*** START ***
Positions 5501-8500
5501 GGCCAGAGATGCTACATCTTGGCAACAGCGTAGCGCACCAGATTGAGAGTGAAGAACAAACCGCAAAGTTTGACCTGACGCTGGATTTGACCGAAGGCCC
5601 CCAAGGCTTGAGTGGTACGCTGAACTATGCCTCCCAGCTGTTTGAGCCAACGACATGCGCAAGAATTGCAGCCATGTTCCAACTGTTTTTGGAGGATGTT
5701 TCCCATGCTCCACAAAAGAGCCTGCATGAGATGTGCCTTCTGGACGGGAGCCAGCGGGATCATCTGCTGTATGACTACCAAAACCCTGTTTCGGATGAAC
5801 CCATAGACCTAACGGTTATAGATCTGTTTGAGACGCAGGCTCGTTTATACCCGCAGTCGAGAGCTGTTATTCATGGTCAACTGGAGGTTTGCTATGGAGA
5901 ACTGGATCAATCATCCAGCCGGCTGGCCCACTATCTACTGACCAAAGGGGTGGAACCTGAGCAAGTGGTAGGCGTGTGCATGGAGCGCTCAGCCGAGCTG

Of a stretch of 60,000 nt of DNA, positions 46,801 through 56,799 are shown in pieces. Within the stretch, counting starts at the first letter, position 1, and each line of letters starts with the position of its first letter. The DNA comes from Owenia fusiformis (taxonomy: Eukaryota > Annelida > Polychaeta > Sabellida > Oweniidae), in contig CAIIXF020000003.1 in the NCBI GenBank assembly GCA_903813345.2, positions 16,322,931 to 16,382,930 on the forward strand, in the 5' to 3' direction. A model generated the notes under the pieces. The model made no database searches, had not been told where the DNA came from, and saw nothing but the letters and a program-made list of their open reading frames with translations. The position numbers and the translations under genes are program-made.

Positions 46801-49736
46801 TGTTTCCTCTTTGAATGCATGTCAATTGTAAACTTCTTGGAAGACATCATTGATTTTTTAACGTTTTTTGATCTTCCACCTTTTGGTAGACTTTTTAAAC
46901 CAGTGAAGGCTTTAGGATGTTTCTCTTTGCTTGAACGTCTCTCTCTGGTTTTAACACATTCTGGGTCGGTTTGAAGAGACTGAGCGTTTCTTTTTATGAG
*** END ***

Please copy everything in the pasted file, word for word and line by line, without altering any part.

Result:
Positions 5501-8500
5501 GGCCAGAGATGCTACATCTTGGCAACAGCGTAGCGCACCAGATTGAGAGTGAAGAACAAACCGCAAAGTTTGACCTGACGCTGGATTTGACCGAAGGCCC
5601 CCAAGGCTTGAGTGGTACGCTGAACTATGCCTCCCAGCTGTTTGAGCCAACGACATGCGCAAGAATTGCAGCCATGTTCCAACTGTTTTTGGAGGATGTT
5701 TCCCATGCTCCACAAAAGAGCCTGCATGAGATGTGCCTTCTGGACGGGAGCCAGCGGGATCATCTGCTGTATGACTACCAAAACCCTGTTTCGGATGAAC
5801 CCATAGACCTAACGGTTATAGATCTGTTTGAGACGCAGGCTCGTTTATACCCGCAGTCGAGAGCTGTTATTCATGGTCAACTGGAGGTTTGCTATGGAGA
5901 ACTGGATCAATCATCCAGCCGGCTGGCCCACTATCTACTGACCAAAGGGGTGGAACCTGAGCAAGTGGTAGGCGTGTGCATGGAGCGCTCAGCCGAGCTG

Of a stretch of 60,000 nt of DNA, positions 46,801 through 56,799 are shown in pieces. Within the stretch, counting starts at the first letter, position 1, and each line of letters starts with the position of its first letter. The DNA comes from Owenia fusiformis (taxonomy: Eukaryota > Annelida > Polychaeta > Sabellida > Oweniidae), in contig CAIIXF020000003.1 in the NCBI GenBank assembly GCA_903813345.2, positions 16,322,931 to 16,382,930 on the forward strand, in the 5' to 3' direction. A model generated the notes under the pieces. The model made no database searches, had not been told where the DNA came from, and saw nothing but the letters and a program-made list of their open reading frames with translations. The position numbers and the translations under genes are program-made.

Positions 46801-49736
46801 TGTTTCCTCTTTGAATGCATGTCAATTGTAAACTTCTTGGAAGACATCATTGATTTTTTAACGTTTTTTGATCTTCCACCTTTTGGTAGACTTTTTAAAC
46901 CAGTGAAGGCTTTAGGATGTTTCTCTTTGCTTGAACGTCTCTCTCTGGTTTTAACACATTCTGGGTCGGTTTGAAGAGACTGAGCGTTTCTTTTTATGAG